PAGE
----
Journal of Cave and Karst Studies - ISSN 1090-6924
Volume 66 Number 2: August 2004

A publication of the National Speleological Society

A Late Tertiary origin for multilevel caves along the western escarpment of the Cumberland Plateau, Tennessee and Kentucky, established by cosmogenic 26Al and 10Be
Darlene M. Anthony and Darryl E. Granger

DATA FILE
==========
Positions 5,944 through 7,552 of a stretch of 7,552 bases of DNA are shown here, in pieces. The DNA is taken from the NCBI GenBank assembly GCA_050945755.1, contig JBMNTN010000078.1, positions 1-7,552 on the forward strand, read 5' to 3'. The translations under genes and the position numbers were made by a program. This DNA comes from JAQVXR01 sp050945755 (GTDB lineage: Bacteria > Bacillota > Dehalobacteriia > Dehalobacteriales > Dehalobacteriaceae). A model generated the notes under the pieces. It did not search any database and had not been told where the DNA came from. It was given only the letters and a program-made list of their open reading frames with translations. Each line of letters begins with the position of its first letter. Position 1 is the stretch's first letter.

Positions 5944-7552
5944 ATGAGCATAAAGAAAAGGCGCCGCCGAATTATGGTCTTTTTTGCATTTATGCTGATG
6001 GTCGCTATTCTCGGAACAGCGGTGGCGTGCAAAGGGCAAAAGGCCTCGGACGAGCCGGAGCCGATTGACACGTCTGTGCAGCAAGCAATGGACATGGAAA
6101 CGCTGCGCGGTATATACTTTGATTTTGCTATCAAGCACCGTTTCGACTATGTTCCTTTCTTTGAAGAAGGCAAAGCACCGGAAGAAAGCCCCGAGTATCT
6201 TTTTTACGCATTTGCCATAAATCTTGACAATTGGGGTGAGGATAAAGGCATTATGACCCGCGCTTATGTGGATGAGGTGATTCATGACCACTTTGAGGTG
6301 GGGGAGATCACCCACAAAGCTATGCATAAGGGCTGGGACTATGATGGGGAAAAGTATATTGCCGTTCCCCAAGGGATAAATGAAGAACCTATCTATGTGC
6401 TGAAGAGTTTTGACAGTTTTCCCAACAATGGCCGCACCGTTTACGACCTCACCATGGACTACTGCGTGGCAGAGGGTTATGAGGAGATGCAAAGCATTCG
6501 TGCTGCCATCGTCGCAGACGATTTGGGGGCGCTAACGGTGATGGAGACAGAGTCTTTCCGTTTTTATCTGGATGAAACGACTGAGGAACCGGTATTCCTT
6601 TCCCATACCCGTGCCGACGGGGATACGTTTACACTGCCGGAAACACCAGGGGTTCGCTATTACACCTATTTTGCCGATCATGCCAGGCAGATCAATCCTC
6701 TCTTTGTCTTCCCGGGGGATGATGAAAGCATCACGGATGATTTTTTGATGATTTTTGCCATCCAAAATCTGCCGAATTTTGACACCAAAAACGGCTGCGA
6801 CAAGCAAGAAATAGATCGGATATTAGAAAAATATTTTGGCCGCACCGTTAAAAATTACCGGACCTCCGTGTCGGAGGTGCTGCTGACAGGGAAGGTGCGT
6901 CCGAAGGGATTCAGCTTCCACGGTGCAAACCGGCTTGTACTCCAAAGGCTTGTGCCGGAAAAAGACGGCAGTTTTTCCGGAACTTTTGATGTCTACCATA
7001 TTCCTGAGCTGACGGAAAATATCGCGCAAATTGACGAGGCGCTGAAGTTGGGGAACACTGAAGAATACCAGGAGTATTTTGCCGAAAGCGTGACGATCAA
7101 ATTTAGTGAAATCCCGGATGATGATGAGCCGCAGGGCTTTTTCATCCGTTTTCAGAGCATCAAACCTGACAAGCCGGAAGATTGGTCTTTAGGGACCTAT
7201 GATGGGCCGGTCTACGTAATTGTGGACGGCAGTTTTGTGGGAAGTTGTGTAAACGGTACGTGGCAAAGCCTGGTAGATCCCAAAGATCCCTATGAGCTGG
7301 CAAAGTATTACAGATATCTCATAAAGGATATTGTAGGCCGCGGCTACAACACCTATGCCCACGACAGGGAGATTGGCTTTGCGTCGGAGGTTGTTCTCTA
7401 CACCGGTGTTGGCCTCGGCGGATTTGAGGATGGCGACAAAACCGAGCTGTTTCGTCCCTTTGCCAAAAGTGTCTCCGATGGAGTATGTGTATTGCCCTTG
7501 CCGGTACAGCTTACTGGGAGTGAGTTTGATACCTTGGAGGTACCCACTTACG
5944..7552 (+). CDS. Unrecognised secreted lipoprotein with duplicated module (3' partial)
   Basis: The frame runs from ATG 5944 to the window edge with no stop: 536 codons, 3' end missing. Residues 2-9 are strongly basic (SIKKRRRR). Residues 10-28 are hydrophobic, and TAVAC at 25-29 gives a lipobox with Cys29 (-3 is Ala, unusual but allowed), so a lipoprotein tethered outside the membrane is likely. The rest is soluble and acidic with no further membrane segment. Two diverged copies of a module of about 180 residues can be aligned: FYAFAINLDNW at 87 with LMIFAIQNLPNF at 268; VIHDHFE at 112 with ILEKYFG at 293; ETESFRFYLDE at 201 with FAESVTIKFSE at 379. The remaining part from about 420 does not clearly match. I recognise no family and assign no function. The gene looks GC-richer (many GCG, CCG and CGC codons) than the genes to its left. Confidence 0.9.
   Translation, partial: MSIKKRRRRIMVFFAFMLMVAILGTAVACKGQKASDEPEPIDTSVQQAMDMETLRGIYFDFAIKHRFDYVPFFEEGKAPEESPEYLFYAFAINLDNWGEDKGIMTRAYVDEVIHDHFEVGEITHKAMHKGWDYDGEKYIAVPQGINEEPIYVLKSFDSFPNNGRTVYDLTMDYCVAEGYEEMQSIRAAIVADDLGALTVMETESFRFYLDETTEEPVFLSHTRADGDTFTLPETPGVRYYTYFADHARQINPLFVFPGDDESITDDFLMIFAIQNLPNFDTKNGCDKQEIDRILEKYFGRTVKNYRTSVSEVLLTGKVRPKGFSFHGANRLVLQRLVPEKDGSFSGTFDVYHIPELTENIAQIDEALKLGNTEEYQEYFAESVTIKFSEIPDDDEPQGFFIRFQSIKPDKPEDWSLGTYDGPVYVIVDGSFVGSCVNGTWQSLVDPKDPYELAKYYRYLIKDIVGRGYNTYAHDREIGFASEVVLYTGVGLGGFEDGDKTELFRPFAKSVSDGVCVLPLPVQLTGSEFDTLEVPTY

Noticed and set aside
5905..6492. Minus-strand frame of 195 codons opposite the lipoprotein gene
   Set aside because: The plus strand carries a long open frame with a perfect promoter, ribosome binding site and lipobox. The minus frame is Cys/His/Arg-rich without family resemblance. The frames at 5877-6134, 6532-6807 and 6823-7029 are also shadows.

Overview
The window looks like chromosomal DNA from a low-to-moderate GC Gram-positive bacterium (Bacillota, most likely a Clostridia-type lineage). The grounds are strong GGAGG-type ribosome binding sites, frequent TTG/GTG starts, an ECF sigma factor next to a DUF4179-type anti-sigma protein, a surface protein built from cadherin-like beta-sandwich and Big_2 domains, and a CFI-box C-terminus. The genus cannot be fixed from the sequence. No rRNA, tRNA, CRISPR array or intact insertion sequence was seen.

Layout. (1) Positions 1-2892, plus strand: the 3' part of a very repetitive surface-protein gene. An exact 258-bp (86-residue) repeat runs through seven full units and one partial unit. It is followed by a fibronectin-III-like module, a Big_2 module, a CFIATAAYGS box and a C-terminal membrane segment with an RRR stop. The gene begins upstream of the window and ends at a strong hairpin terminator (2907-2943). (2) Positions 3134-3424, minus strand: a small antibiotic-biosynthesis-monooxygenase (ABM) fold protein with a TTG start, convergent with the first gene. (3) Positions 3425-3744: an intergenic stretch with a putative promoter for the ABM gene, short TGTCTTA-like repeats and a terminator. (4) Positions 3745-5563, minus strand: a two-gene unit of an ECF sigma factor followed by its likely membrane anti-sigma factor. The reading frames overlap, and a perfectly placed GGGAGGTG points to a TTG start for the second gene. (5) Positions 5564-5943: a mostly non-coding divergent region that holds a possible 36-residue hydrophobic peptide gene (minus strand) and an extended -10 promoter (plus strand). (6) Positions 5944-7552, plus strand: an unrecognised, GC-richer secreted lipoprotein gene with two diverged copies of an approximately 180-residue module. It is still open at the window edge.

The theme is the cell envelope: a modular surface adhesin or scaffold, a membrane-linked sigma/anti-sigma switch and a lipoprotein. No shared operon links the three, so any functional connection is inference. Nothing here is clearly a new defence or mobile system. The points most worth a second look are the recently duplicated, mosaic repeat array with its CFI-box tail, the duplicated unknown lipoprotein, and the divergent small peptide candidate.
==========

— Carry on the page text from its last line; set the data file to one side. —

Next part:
Cosmogenic burial dating of quartzose cave sediments deposited in multilevel caves beneath the western margin of the Cumberland Plateau date ~5.7 Ma of cave development in step with episodic incision of the Upper Cumberland River. These particular cave systems are characterized by hydrologically abandoned, low-gradient passages concentrated at common levels above the modern water table. Previous studies recognized morphometric differences between the majority of smaller, hydrologically active “plateau-margin” caves and large, abandoned “fossil” or “Cumberland-style” caves. This study links the origin of multilevel caves on the western margin to a prolonged period of Late Tertiary water table stability, and the development of levels to distinct episodes of Plio-Pleistocene river incision. In this study, clastic sediments in multilevel cave passages are dated using cosmogenic 26Al and 10Be, and are shown to correspond with 1) deposition of upland (“Lafayette-type”) gravels between ~3.5 Ma and ~5 Ma; 2) initial incision of the Cumberland River into the Highland Rim after ~3.5 Ma; 3) development of the Parker strath between ~3.5 Ma and ~2 Ma; 4) incision of the Parker strath at ~2 Ma; 5) shorter cycles of incision after ~1.3 Ma associated with terraces above the modern flood plain; and 6) regional aggradation at ~0.8 Ma. Burial ages of cave sediments record more than five million years of incision history within the unglaciated Appalachian Plateaus and constrain the developmental history of multilevel caves associated with the Upper Cumberland River.

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